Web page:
Animals and Politics: Traveling Exotic Animal Ban Reintroduced

by Michelle C. Pardo

On May 21, 2019 Representatives Raul M. Grijalva (D-AZ) and David Schweikert (R-AZ) introduced the Traveling Exotic Animal and Public Safety Protection Act (TEAPSPA), a bill that would amend the federal Animal Welfare Act to prohibit the use of exotic and wild animals, including lions, tigers and elephants, in traveling performances.  The bill had previously been introduced in 2017. The bill does not apply to domestic or farm animals or nonmobile, permanent zoo and aquarium facilities that are accredited by the Association of Zoos & Aquariums (AZA) or the Global Federation of Animal Sanctuaries (GFAS).  Such facilities that have animal ambassador programs, such as those that travel to schools and events for educational purposes, would also be exempt from the prohibitions of the bill provided the animals involved do not travel for more than six months in any year, and are not kept in a mobile or traveling housing facility for more than 12 hours in any day.  The bill also exempts, among others, university research operations and animals performing in TV and film (as long as not before a live audience).  Rodeos have their own categorical exemption.  Arizona (the bill co-sponsors’ home state) is home to the annual World’s Oldest Continuous Rodeo in the United States.

State laws across the nation already prevent animal cruelty, and the United States Department of Agriculture is tasked with enforcing the Animal Welfare Act.  Exhibitors, such as circuses, zoos and other animal facilities, are inspected by the USDA for compliance with the Act.  Proponents of the bill, and the text of the bill itself, claim that the existing federal agency oversight of traveling animals acts is costly, problematic and unmanageable and tout the bill as a cost savings to the American taxpayer.  Opponents of the bill view this as yet another incremental prohibition of animal exhibition designed to eliminate any animal held by a zoo, aquarium, or wildlife park — a key agenda of many animal rights groups.  Other exhibitors object to the bill’s exemptions as being too narrow, as other reputable accreditation and certification organizations exist that focus on evaluating animal welfare.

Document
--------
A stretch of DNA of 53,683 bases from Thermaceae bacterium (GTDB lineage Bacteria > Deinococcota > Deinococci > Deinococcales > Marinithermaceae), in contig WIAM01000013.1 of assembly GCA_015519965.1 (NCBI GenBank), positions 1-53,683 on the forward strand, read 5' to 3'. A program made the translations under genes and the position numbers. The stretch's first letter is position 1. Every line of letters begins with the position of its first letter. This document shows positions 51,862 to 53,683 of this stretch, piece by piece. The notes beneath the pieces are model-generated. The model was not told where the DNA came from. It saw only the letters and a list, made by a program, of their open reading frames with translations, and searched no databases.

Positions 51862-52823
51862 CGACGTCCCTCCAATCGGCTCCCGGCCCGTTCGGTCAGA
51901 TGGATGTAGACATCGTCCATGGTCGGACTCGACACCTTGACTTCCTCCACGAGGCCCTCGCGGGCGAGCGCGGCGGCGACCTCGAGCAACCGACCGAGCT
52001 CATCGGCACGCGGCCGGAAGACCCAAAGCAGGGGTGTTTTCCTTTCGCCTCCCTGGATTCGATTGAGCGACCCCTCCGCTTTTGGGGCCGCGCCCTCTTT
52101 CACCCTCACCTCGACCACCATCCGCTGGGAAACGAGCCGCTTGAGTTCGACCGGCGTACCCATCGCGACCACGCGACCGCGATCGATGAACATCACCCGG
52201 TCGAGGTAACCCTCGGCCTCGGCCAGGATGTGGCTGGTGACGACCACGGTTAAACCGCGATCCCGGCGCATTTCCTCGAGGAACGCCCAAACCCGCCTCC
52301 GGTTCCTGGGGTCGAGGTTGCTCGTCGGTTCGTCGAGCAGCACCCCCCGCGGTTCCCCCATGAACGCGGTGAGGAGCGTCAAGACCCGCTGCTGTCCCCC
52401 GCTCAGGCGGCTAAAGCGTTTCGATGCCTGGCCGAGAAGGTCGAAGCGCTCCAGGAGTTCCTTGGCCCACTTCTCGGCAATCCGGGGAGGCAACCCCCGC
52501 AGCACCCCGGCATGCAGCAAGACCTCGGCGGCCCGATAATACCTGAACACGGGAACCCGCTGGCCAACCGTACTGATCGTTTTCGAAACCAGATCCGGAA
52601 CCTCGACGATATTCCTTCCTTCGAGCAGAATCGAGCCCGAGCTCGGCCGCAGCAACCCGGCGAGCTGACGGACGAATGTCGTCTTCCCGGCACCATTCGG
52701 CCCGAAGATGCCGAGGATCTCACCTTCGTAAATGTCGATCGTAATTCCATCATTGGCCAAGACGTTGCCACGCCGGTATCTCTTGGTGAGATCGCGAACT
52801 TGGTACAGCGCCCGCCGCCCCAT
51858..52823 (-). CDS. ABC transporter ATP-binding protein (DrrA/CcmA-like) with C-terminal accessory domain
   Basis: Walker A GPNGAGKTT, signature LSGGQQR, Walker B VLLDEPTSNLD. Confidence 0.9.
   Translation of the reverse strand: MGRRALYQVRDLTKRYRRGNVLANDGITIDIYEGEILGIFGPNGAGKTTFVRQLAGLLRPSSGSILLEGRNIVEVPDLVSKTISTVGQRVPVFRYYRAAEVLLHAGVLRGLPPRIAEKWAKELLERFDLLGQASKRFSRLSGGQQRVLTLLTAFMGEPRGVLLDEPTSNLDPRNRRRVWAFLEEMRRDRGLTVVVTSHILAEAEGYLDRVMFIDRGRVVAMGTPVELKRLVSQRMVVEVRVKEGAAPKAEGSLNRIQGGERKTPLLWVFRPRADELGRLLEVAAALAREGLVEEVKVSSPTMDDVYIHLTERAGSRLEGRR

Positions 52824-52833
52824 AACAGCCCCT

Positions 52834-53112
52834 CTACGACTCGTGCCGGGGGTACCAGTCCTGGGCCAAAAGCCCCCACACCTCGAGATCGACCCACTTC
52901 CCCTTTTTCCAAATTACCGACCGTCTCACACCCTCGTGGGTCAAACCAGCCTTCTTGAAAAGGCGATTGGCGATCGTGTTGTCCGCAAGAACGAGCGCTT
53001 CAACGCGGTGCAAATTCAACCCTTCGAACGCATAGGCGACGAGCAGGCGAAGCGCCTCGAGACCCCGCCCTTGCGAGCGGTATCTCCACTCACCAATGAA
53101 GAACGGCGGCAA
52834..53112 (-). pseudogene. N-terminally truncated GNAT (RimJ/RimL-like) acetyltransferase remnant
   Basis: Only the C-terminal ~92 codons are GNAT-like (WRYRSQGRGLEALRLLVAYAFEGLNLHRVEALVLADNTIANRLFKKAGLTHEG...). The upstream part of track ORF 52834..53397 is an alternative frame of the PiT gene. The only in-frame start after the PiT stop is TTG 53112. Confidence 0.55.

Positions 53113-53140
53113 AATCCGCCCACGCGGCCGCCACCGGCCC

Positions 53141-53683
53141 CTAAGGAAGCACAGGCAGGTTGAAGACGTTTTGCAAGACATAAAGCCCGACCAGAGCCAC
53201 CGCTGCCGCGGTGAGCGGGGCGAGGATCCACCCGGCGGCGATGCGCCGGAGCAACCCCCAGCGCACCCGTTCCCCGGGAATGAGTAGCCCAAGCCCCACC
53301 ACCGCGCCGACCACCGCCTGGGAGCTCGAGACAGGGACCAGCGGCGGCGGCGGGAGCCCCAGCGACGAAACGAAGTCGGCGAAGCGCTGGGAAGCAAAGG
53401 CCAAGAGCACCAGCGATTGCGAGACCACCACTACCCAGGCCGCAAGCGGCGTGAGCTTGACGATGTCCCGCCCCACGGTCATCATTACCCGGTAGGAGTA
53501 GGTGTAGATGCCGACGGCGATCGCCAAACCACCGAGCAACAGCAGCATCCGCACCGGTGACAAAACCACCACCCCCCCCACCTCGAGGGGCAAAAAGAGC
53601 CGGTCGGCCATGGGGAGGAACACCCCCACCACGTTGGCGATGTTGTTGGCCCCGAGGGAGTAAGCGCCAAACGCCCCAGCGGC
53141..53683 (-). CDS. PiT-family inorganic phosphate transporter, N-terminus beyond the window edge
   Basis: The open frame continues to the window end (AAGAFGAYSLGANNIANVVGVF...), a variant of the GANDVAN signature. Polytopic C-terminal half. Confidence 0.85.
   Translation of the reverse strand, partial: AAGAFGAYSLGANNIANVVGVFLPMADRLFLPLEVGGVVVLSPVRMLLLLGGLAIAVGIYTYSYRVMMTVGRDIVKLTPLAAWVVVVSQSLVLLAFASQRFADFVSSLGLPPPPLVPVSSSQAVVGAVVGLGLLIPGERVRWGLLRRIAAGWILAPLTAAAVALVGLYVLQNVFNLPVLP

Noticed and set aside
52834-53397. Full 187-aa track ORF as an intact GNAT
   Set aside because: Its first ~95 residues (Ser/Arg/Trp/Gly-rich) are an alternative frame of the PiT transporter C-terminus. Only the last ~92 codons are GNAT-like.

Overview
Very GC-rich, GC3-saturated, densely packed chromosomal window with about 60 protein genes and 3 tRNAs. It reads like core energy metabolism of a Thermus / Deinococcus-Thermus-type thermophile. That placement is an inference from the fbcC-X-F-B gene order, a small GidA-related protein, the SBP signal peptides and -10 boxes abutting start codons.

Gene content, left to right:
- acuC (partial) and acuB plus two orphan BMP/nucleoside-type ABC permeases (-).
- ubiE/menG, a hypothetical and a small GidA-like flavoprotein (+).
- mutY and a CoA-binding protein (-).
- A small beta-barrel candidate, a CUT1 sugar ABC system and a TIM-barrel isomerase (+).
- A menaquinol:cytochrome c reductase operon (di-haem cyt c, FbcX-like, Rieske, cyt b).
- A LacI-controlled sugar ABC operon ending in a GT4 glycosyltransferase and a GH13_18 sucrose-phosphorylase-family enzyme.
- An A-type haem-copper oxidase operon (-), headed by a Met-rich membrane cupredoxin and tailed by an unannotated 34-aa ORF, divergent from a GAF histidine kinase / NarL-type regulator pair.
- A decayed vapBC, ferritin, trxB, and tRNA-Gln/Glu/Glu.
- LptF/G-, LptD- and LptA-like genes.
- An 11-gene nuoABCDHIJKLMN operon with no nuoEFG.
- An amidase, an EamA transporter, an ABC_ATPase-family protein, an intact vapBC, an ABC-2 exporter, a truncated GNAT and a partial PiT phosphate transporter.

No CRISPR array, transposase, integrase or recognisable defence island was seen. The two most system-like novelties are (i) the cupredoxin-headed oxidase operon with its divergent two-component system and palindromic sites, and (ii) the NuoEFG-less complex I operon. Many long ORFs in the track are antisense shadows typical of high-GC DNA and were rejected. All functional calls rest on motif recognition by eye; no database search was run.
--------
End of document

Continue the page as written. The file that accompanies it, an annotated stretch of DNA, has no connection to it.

Laws banning certain species from performing are not new — many already exist at the state and local level.  Such laws have been criticized because they were enacted at the urging of animal rights organizations who dominated the political process, or pushed by legislators who relied on outmoded video or antiquated animal welfare practices to argue that every exhibitor provides the same type of animal care.  TEAPSPA text also contains many of the animal rights “talking points” that have influenced prior state and local legislation.

TEAPSPA is premised on the belief that any traveling, exotic animal is subjected to inhumane and abusive conditions and inadequate mobile facilities, and that all animals present a risk of serious harm to animal handlers and the general public.  The bill presumes that all exhibitors are created equal, and that anyone engaged in an operation that travels with animals is inherently made up of animal abusers that have no regard for the health and well-being of its animals.  The bill also states that using exotic or wild animals in traveling performances “adds nothing to the understanding and conservation of such animals and their natural environment, and actually undermines conservation efforts necessary to protect threatened and endangered species.”  Most zoological facilities across the country, however, view the public’s ability to view, learn about, and experience animals first hand as the best way to promote conservation and protection of threatened and endangered species.

Vocal supporters of the bill include animal activist group Animal Defenders International (ADI) and other sanctuaries that stand to gain animals if exhibitors are forced to retire them from exhibition because ownership is no longer feasible.

For more on federal, state and local legislation aimed toward animal exhibitors and exotic animal travel bans, check out “Elephant in the Capitol”, our recent podcast interview on Zoo Logic — a weekly podcast with animal trainer, zoo advocate, and Zoomility author Dr. Grey Stafford.



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The opinions expressed on this blog are those of the author and are not to be construed as legal advice.

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